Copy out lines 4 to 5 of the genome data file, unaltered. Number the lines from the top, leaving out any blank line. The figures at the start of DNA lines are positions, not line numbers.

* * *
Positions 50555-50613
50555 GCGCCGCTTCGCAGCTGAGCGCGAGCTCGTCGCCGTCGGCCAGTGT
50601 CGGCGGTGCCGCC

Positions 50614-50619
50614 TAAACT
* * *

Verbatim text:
Positions 50614-50619
50614 TAAACT